How much love can a bucket hold?
Probably depends on whose bucket … If we’re talking Ellis Johnson’s, we’re talking high capacity.
Like many men up in their 80s, Johnson has a bucket list, but he attends to his with more earnestness than most. That’s because he has incurable cancer. His lifelong love and support of the arts, especially of music in Augusta, has filled a large part of his bucket. Educated as a child in Augusta’s segregated public schools, then given his entrée into life as a professional by Paine College, Johnson earned his living as a teacher and a counselor and spent much his free time as a singer, pianist and musical director. You couldn’t go to a concert, show or performance without seeing Johnson there, his wife, Ann, at his side.
When Johnson was growing up on Weed Street, his mother couldn’t afford a piano, so she arranged for him to take lessons, 25 cents a pop, at a neighbor’s house two doors down. She would listen to his playing from her front porch. Eventually she was able to buy a battered upright for $50.
Understandably, one of the most important things on Johnson’s bucket list was a grand piano. Two years ago, he bought one. It sits shining in all its Steinway elegance in his living room.
Sadly, the medications he takes now for his cancer have stiffened and numbed his fingers to the point that he can’t play it anymore. “I can only bang it like a baby,” he said, with tears welling up.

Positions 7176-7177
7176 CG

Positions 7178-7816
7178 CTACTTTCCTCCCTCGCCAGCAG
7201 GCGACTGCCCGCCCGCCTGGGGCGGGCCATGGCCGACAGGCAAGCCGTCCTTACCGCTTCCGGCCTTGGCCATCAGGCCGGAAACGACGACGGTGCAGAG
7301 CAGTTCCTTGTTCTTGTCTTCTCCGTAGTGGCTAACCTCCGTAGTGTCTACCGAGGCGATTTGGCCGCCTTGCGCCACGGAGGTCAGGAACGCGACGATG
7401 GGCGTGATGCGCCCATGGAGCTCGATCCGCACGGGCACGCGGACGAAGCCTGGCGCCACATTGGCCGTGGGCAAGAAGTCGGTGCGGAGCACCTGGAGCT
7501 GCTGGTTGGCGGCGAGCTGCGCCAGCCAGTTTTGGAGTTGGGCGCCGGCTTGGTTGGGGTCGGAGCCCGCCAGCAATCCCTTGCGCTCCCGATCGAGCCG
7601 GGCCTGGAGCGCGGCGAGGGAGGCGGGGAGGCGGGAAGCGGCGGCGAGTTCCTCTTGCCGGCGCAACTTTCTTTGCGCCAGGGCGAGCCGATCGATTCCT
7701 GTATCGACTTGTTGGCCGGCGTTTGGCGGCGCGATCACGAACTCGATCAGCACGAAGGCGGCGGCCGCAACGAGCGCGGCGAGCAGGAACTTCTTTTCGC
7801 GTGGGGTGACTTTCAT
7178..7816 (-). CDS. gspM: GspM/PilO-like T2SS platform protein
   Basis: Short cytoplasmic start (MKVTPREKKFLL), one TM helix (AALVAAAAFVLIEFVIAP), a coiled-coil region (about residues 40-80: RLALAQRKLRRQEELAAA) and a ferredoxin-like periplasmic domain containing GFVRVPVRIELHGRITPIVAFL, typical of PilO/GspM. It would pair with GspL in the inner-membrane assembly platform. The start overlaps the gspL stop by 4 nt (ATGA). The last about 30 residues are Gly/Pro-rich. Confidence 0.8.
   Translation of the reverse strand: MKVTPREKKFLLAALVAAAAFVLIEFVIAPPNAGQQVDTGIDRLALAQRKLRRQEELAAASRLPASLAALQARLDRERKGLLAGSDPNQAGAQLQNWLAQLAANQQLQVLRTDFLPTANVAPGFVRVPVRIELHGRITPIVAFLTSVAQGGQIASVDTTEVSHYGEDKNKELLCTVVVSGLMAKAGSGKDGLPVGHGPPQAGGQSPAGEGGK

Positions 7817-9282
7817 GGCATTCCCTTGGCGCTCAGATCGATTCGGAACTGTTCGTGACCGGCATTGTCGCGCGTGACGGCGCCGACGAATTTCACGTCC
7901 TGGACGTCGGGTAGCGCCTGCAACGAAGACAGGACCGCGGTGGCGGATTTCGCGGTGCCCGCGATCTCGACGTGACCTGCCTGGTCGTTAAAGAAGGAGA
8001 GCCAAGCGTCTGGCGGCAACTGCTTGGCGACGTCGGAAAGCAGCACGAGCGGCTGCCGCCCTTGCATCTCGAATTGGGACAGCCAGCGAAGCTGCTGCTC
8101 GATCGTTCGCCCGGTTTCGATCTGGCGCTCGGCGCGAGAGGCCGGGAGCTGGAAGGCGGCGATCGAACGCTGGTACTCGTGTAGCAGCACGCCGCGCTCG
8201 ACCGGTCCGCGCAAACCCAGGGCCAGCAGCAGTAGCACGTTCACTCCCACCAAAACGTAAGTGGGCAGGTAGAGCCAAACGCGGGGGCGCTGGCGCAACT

His days of making music are over, but not his listening. He and his cousin Larry Leverett, who lives just outside New York City, bought tickets to the Metropolitan Opera’s current production of Porgy and Bess, a bucket list experience if there ever was one. But the cancer got worse; confined to a wheelchair and using an oxygen tank, Johnson couldn’t go. That bucket would remain unfilled.
But maybe not. If Johnson couldn’t get to New York, Leverett wondered, why not have New York come to him?
Leverett called Johnson’s niece and caretaker, Tracie Gallop, and she plugged him into the vast network of Johnson’s musical and theatrical friends in Augusta. Russell Joel Brown, a longtime admirer of Johnson, called soprano Laquita Mitchell, she called friends in New York, and the word spread among their friends about this mission of love. “I knew immediately what colleagues to call,” Mitchell said, “and when I did call them within that very hour, all of my friends/colleagues accepted with a resounding ‘Yes!’”
Getting performers to Augusta for a special show “was a most unlikely proposition,” said Brown, who set about trying to organize the whole thing. “To schedule four different opera singers, all with their own careers and schedules, find accompanists of the same caliber, make airline reservations, find accommodations — it was a logistical nightmare. But Mr. J. was always a mentor to me. He was the first black face I ever saw in the Augusta Opera. I had to do this.”
All this organizing — and community fundraising to make the whole thing possible — went on secretly, as many of the people who had been loved and helped by Johnson offered to help in whatever ways they could.